But a shovel was a shovel, and dirt was dirt no matter who was turning it over. That was what the nobles didn’t understand.
Richard, however, thought that Neil just might be able to get that.
But he would need to have a more calm and quiet conversation with him to ascertain that. In the meantime … like any good sailor, he would go with the flow. Let the conversation eddy and drift around him. Swim with the tide. After all, what he had to discuss with Neil was business.
And not all families were like his and Bianca’s. There were some dinner tables where business just wasn’t meant to be discussed. Some places where the focus could be, and should be, on the Sims around that table, not about their profitable or not-so-profitable ventures in the wild world outside.
Richard could wait. The girls were wolfing down their food as growing girls ought to, even if Neil and Ailís were more fastidious. They would talk soon enough.
In the meantime, Richard might as well enjoy himself.
“Are ye sure I can’t get ye nothin’ else?” Neil asked, standing hesitantly over Richard. “I know the girls are gonna be clamorin’ fer somethin’ sweet any second now. We could get ye somethin’, ye know.”
“Clamoring?” Richard gasped. He stared around Neil to the girls playing docilely enough at the table. “Goodman Porter … do your girls even know how to clamor?”
He laughed, rich and slow, as he settled onto the sofa. “M’lord, ye ain’t never heard Nellie when Josie’s stolen her doll. Again.”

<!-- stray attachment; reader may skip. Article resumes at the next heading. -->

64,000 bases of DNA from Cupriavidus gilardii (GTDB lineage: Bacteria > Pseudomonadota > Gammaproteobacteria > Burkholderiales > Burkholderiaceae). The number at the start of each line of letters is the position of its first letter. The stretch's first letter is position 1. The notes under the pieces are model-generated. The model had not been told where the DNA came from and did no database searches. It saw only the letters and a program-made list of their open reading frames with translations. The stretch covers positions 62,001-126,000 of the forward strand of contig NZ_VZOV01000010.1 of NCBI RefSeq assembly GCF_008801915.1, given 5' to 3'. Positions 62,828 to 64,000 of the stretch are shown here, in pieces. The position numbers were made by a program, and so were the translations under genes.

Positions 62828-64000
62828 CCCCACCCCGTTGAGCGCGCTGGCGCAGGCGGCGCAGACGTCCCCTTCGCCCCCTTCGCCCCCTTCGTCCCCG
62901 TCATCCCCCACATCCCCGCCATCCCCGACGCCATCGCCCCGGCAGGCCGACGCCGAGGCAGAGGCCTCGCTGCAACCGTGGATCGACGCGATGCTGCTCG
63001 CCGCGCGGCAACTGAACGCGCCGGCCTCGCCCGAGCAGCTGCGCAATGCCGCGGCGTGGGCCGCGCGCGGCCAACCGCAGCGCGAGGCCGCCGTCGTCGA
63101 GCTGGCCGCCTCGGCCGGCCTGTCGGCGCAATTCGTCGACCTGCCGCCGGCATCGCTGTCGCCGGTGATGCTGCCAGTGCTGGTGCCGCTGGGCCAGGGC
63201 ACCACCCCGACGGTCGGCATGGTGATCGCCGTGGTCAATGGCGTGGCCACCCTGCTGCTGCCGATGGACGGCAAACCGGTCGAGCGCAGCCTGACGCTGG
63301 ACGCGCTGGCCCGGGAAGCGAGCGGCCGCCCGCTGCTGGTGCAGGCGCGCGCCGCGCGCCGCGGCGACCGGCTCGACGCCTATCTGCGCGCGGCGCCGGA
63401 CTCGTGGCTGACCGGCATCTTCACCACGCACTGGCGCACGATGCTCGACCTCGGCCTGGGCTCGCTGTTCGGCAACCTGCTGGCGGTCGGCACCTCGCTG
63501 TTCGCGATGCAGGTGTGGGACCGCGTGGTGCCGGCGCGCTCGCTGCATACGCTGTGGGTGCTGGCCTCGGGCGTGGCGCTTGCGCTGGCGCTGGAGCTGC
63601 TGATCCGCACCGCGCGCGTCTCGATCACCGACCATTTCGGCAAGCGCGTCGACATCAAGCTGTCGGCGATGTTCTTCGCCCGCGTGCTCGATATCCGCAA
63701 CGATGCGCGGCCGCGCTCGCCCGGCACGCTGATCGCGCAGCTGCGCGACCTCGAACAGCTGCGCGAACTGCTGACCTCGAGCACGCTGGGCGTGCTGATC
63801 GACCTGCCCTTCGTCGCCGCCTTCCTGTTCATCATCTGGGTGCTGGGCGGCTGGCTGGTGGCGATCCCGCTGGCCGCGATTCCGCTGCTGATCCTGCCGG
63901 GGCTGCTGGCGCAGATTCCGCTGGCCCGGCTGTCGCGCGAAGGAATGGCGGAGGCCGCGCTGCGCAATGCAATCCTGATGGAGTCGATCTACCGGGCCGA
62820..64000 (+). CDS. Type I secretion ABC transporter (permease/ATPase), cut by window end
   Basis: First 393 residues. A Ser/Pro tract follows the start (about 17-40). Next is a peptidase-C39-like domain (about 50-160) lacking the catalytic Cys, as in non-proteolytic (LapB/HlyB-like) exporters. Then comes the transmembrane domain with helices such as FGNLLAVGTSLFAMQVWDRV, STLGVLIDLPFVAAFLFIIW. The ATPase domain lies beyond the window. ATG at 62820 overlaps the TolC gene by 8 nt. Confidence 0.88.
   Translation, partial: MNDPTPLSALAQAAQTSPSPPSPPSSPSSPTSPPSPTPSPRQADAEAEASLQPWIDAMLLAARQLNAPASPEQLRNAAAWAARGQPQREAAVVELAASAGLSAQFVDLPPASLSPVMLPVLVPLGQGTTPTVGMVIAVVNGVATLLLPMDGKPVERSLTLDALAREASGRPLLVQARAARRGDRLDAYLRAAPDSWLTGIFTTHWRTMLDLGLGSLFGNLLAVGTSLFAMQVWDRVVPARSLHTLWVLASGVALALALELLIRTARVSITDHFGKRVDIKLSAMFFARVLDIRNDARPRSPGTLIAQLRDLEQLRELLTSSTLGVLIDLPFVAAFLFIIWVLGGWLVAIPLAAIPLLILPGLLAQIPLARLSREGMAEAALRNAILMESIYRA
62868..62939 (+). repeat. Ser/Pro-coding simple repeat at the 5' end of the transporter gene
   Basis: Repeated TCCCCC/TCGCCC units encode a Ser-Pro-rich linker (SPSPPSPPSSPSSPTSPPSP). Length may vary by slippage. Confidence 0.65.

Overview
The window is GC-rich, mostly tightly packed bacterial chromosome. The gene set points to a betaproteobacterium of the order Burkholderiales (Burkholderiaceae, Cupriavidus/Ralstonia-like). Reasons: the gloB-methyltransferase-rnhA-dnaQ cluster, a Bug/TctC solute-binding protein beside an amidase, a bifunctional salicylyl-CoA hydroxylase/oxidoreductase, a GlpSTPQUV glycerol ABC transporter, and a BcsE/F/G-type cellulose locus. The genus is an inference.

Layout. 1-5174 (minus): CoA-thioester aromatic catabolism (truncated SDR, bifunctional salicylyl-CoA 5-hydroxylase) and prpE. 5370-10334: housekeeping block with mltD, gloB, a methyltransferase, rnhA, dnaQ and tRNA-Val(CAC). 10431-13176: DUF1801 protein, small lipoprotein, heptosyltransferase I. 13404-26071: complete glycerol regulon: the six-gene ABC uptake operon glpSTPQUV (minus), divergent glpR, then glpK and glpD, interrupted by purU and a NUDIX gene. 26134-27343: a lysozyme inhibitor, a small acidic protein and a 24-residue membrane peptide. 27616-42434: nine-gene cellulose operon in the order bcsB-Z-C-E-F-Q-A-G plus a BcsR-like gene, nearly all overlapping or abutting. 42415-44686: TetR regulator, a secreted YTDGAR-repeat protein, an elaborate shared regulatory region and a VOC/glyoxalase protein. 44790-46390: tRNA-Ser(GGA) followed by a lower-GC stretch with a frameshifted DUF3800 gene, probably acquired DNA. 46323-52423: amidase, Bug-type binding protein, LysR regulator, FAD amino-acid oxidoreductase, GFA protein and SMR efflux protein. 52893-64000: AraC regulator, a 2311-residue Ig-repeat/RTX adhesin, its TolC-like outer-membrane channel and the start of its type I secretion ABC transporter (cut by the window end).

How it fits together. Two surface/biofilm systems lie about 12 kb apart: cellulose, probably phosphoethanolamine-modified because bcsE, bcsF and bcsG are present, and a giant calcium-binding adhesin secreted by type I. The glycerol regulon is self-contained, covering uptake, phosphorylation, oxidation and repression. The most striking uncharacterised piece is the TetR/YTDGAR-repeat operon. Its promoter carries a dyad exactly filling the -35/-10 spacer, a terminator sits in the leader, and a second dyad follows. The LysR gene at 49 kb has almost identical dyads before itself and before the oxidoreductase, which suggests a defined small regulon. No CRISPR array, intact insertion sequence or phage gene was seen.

Richard snorted. “Still. See how my children operate someday. I somehow can’t shake the feeling that your kids’ ‘clamoring’ is my children’s ‘normal speaking voice.'”
“Aw, come now, m’lord. Ye know I’ve talked with Master Freddy loads o’ times. He’s a calm-spoken man if I ever met one.”
“Aye, Freddy …” Richard stroked his beard. “Well, I suppose there’s one in every family. Somebody has to keep his head when everyone else is shouting to the heavens, after all. And pick up the pieces up when it’s all over.” Richard winked at Neil.
But Neil didn’t wink back. Didn’t even smile. “Somethin’ wrong, m’lord?”
Richard’s jaw fell.Good Lord, how did he … Of course there was something wrong with Freddy and … the family. Not his family, good Lord, no! Freddy had all of Bianca’s solid common sense, without the drama of the artistic streak. But the family that Richard had short-sightedly married Freddy into … well … Clarice had a huge heart under her stiff and shy manner, and Freddy adored her, so that was all right. The Crown Princess also seemed to be sweet, for all her sadness. But the rest of that family … Sir Bors was a headache and a half, and his son was shaping up to be just as bad. There had been troubling rumors about the younger daughter, too, the nun. And Lady Claire …
Well, if popular rumor was right and she had gone truly mad at that nunnery, and not merely needed a rest, then Richard was slowly becoming more and more sure that it was from the pressure of being the only sane adult in that house.